Scenes from Mali & Senegal
Two favorite Afropop destinations are Mali and Senegal. We have enjoyed the active club scene in Senegal and marveled at the powerhouse singing of Thione Seck and other local stars. We have ventured to Timbuktu in northern Mali for the internationally renowned Festival in the Desert. And in the capital, Bamako, we’ve hung out with the internationally celebrated pioneers of roots pop such as Habib Koite and Oumou Sangare. On today’s program, armchair travelers, come with us to some of our favorite scenes. (produced by Sean Barlow)
From the blog:
On March 27th, Israeli singer-songwriter Idan Raichel and Malian guitar master Vieux Farka Touré are releasing a collaborative album, The Tel Aviv Sessions via Cumbancha.
At the end of 2011, while much of the world was on holiday of some sort, one of Africa’s greatest guitarists, Bouba Sacko, died in Bamako. Bouba was a virtuoso and a pioneer.
Malian guitarist Sidi Touré is making a big U.S. crossover push! After a U.S. tour last year, Touré recently signed a deal with stateside label Thrill Jockey who will be releasing his forthcoming full-length, Koïma, on April 17th.
Not many tourists are in these streets. But those who are here and attending this years Festival au Desert edition 2012 will be treated to a great lineup. Tinariwen, Bassekou Koyate, Habib Koite, Noura Mint Seymali, Vieux Farka Toure, Tartit, Samba Toure, Khaira Arby, Oumar Konate, Mamoudou Kelly, Atri n’Assouf, Mamar Kassey, Koudede, Amanar, Abdoulaye Diabate, Igbayen, and many more. Over 30 groups made up this three day event’s program. And on opening night a special guest was announced: Bono from U2.
Reportedly leading these protests, sans the riots, are M23, a composition of civil society groups, ordinary citizens and opposition parties that arose from an uprising on June 23, 2011 protesting against a constitutional makeover by President Wade, and Y’en A Marre (French slang for “fed up”), a group of citizens including youths and artistes fronting for the frustrations of society at large. M23 does not come as a surprise to many people but the leadership and strong voice of Y’en A Marre has been something of an anomaly in this traditional and mostly conservative country. Y’en A Marre has been described by the population and popular media with a range of terms from “a group of rappers” to “a bunch of street thugs” to “young men seeking change”.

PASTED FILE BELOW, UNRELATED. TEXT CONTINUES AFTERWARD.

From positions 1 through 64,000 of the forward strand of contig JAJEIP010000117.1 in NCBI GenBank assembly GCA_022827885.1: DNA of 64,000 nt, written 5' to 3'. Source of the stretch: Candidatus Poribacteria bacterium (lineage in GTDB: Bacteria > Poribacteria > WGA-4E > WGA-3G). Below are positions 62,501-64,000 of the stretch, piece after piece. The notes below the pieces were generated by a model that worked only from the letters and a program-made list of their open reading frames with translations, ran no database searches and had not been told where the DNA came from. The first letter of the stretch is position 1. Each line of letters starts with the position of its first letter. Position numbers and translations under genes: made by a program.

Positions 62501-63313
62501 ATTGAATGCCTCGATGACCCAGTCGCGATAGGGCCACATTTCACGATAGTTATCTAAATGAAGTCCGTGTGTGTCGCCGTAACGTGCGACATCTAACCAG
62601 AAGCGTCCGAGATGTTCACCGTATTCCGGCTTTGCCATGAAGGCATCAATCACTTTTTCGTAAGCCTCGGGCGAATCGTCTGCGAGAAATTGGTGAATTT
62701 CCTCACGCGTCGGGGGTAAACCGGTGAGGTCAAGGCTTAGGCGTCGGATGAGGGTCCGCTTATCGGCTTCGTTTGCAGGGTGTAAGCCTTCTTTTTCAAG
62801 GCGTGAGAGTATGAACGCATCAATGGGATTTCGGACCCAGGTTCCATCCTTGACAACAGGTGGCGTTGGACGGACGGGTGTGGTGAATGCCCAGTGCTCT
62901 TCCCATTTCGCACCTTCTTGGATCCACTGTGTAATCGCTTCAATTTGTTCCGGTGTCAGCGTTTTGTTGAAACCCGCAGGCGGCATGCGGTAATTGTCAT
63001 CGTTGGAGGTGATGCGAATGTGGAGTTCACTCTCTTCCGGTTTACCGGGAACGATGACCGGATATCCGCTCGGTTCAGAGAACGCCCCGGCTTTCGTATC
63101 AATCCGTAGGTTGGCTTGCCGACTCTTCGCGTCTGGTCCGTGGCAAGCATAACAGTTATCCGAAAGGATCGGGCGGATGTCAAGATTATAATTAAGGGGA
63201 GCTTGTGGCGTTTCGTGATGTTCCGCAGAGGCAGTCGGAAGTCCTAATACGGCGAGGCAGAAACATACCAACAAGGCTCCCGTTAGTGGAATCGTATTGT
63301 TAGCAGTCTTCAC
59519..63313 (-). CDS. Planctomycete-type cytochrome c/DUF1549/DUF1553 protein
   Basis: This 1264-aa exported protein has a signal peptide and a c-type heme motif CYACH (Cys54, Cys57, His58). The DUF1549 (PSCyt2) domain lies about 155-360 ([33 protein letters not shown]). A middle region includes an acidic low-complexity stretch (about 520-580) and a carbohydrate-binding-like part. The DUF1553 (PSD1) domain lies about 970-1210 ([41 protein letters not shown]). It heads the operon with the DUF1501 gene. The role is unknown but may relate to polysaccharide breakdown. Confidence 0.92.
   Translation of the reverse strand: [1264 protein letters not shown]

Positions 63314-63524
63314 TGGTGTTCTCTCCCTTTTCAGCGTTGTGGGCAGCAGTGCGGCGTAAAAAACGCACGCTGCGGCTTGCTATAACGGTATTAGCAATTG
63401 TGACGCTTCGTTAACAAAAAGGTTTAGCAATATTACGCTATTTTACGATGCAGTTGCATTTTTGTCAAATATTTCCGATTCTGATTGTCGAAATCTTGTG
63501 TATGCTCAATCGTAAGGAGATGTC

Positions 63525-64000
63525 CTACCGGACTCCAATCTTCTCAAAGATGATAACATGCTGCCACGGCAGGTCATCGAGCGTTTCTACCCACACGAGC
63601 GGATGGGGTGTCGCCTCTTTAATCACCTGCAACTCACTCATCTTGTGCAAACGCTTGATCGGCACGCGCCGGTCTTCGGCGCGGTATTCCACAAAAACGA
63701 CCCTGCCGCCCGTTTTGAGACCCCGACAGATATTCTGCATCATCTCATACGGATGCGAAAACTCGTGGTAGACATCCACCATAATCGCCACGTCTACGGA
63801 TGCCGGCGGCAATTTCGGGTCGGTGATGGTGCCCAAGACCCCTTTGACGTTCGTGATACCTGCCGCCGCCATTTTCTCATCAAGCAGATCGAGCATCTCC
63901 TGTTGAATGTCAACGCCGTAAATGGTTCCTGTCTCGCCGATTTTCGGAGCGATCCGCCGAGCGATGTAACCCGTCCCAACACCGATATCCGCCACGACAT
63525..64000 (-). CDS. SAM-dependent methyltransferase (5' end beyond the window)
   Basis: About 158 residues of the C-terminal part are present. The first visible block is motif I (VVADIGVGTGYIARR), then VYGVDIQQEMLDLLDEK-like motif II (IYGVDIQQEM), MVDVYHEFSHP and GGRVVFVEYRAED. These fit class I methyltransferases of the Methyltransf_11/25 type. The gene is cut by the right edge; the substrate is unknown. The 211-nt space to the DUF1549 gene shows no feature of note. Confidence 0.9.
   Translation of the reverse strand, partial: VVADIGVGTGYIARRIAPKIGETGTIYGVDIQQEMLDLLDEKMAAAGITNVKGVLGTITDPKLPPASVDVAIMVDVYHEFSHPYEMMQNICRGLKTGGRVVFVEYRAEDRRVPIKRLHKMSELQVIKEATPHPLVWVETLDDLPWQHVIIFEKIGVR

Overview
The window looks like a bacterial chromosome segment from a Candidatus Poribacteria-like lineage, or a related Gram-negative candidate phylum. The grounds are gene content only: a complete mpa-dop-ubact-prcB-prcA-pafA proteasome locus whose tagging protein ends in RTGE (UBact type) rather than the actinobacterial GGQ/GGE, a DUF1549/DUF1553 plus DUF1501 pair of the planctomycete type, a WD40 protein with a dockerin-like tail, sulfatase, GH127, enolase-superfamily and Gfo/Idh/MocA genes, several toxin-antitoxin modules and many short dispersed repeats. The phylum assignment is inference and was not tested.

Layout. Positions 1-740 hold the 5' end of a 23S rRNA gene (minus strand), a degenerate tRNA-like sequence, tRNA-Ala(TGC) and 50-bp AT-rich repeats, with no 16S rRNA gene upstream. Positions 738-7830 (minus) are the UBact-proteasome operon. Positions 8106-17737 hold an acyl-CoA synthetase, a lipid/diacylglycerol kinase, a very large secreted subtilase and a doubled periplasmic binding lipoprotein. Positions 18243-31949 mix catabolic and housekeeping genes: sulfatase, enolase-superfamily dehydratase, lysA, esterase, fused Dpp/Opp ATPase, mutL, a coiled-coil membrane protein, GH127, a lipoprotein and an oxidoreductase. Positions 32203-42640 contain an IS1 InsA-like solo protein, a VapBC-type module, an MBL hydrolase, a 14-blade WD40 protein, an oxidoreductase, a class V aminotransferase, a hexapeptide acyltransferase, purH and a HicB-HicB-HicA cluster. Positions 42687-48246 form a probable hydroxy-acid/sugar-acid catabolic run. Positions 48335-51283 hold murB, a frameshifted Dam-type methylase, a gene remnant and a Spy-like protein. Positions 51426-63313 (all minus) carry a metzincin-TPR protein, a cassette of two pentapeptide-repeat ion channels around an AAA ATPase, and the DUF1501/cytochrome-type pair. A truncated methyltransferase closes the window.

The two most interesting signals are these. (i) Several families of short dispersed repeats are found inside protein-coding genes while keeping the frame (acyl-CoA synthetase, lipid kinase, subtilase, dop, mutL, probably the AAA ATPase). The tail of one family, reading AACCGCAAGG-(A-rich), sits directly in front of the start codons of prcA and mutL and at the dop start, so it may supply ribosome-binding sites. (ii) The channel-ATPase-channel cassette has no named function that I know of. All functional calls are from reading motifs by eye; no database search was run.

Senegalese legend Cheikh Lô is gracing the U.S. with his presence next month in support of his last record, Jamm
In Senegal, political rap group Keur Gui is raising the pressure against the President Abdoulaye Wade, who they say has to go. Their rallying cry: Y’en a Marre, Enough is Enough. Their method is a massive campaign to register young voters and foment a peaceful revolution to end the 11-year rule of Wade and transition to true democracy.
I’ve been coming to Dakar since our first Afropop research trip in 1987. Maybe a half dozen times since then. It’s one of my favorite cities in Africa—the people, the artists, the fantastic live music scene, Senegal’s tradition of democracy, a lively independent media, and the free flow of ideas.